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A culture consists of a language in lower case and a country in upper case.

A locale consists of the culture code plus a variant code.

Reminder To separate these two, Microsoft/ASP uses dashes and Java/UNIX uses underlines.


   webpage article MS ASP.NET Internationalization
A website external to this site Articles on Internationalization of ASP pages
A website external to this site Microsoft's Global Development and Computing Portal

ASP.NET accesses locales through its CultureInfo class, which tracks two properties: CurrentCulture for the default of locale-dependent functions and CurrentUICulture for locale-specific lookup of resource data. These can be specified for each thread and request:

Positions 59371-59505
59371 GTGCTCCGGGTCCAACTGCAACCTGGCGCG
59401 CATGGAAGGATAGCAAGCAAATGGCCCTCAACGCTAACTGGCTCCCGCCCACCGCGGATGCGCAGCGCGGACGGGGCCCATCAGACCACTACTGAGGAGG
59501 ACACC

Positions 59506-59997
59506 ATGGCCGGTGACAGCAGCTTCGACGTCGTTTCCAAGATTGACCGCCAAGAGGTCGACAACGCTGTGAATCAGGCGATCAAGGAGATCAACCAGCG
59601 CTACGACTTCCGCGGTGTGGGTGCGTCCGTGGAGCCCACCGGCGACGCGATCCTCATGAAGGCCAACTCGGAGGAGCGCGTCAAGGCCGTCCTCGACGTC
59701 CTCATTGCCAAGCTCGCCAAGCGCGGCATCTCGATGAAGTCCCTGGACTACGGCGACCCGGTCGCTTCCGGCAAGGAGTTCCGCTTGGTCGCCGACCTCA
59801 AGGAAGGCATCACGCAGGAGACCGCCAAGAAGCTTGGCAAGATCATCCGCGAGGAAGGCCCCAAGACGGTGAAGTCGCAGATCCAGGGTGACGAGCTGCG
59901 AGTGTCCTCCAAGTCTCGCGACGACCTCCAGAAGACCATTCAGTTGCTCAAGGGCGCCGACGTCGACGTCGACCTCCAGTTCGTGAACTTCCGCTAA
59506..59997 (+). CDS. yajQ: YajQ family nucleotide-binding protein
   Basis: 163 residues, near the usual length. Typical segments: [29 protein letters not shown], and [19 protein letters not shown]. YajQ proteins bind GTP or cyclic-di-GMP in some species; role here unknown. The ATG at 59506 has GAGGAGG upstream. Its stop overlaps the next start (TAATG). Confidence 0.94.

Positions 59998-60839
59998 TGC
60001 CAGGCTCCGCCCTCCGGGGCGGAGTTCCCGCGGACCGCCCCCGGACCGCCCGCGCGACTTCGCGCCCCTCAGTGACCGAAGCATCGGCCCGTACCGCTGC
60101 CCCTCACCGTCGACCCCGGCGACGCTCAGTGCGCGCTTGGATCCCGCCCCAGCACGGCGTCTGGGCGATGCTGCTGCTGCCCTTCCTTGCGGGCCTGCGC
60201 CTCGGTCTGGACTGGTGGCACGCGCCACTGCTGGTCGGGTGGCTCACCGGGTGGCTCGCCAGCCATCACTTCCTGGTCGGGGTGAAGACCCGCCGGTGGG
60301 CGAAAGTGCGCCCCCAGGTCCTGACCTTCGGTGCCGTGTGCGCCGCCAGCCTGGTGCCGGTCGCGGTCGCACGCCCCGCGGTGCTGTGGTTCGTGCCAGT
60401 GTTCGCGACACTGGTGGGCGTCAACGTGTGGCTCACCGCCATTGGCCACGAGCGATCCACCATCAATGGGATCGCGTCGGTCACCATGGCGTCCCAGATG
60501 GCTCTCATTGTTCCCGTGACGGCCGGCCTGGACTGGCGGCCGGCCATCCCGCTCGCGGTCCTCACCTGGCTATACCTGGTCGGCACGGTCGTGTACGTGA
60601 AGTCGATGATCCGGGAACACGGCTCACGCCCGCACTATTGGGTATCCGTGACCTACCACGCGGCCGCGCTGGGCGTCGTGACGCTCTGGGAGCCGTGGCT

<%@Import Namespace="System.Globalization"%>
<%=DateTime.Now.ToString("f", new System.Globalization.CultureInfo("de-DE"))%>

Java Internationalization

Internally, most Java packages make use of the 1.4.2/ 1.5 java.util.Locale package that encapsulate locale information in Locale objects. To instantiate a Locale object with the default Locale obtained from the operating system:

import java.util.Locale.*;
private Locale locale = new java.util.Locale.getDefault();

Internally, the Locale id for English in the United States is “en_US”.

To set the default locale, the country and variant are optional but the language is required: Reminder

java.util.Locale.setDefault( localevar );

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